There were no biological hypotheses tested in the study. It was therefore only a numbers game. Ignored were mechanisms of disease found in other studies of cell phone radiation effects, including genetic damage, blood-brain barrier leakage, and disrupted intercellular communication. The study did not discuss any research supporting the notion that cell phones could cause problems in users.
The dangers of driving and texting are old news; if someone were to be harmed by their cellphone’s radiation, though, that would make headlines because novelty grabs people’s attention. In psychological experiments where people have to choose images, they gravitate towards ones they haven’t seen before — a phenomenon known as the novelty bonus. So if I wanted to grab a reader’s attention, I’d bet on a hypothetical headline that said “For the first time, cellphone radiation causes brain cancer in humans” over “Another person has died today from driving and texting.”
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One of the studies reports that male rats exposed to very high levels of radiofrequency radiation grew tumors around their hearts. Female rats exposed to the radiation didn’t, and neither male nor female mice showed obvious health problems in a second study. Neither study turned up clear evidence that radiofrequency radiation causes brain tumors, although the researchers are continuing to investigate. The studies are drafts that haven’t yet been reviewed by outside scientists.
This 2017 review, published in Neurological Sciences, looked at case-control studies on cellphone use, focusing on glioma, meningioma, and acoustic neuromas. This review was interesting because the researchers divided the studies by quality, and higher-quality studies — which tended to be funded by the government and not the cellphone industry — showed a trend toward an increased risk of brain tumors, while lower-quality studies did not. Overall, though, their meta-analysis found an increased risk of brain cancers (mostly gliomas) among people who were using cellphones for 10 or more years, and no increase in the risk of acoustic neuroma.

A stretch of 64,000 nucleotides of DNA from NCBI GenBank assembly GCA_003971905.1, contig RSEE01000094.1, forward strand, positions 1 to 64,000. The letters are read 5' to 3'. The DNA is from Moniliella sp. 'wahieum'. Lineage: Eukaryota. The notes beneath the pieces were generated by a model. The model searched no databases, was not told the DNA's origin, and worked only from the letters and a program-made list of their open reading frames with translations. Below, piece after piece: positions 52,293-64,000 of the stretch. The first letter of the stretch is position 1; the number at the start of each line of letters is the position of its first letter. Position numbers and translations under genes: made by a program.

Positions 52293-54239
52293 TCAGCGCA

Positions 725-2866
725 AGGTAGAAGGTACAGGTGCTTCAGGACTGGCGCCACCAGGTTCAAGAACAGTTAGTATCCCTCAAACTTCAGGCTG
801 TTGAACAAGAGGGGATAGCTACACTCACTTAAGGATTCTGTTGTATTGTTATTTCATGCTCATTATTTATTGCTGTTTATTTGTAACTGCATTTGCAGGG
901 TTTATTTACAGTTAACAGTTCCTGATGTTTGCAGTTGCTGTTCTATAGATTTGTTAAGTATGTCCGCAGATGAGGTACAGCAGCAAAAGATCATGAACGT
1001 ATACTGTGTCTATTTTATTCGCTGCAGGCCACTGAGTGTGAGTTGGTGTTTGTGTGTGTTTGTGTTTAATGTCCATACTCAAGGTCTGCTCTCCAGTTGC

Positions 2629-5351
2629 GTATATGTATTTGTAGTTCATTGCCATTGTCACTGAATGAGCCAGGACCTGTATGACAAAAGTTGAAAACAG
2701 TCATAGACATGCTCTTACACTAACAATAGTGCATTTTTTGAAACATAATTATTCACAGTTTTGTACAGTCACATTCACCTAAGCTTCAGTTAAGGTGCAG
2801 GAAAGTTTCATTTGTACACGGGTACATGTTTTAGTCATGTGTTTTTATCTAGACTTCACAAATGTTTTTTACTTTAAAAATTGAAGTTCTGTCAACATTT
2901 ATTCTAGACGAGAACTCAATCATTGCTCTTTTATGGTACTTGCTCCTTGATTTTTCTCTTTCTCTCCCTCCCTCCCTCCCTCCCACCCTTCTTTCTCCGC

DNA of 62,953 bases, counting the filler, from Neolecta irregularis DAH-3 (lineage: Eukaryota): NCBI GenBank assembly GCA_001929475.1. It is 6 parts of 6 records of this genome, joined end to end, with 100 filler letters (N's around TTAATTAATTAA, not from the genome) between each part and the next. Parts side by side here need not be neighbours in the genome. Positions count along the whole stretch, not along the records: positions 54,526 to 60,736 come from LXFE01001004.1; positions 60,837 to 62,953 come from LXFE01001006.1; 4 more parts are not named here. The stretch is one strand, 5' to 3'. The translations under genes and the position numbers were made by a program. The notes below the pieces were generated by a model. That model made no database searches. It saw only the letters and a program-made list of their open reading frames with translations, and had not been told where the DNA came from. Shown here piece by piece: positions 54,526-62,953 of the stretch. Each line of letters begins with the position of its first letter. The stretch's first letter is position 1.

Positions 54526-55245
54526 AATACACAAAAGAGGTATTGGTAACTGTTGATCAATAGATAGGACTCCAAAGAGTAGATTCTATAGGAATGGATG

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Finally, the measurement of cell phone use in most studies has been crude. Most have been case-control studies, which have relied on people’s memories about their past cell phone use. In these types of studies, it can be hard to interpret any possible link between cancer and an exposure. People with cancer are often looking for a possible reason for it, so they may sometimes (even subconsciously) recall their phone usage differently than people without cancer.
"For example," Johnson said, "what does a fractal like pattern have to do with a hologram? The answer is, of course, nothing that is apparent. Then there is a truly convoluted assertion that cell phones can be instrumental in ‘psychoemotional' effects on humans because of their lower-frequency outputs. This too, is gibberish. In short, this is technobabble that will potentially snow someone who has no science background."
What the study showed: Most published analyses from this study have shown no statistically significant increases in brain or central nervous system cancers related to higher amounts of cell phone use. One analysis showed a statistically significant, although modest, increase in the risk of glioma among the small proportion of study participants who spent the most total time on cell phone calls. However, the researchers considered this finding inconclusive because they felt that the amount of use reported by some respondents was unlikely and because the participants who reported lower levels of use appeared to have a slightly reduced risk of brain cancer compared with people who did not use cell phones regularly (4–6).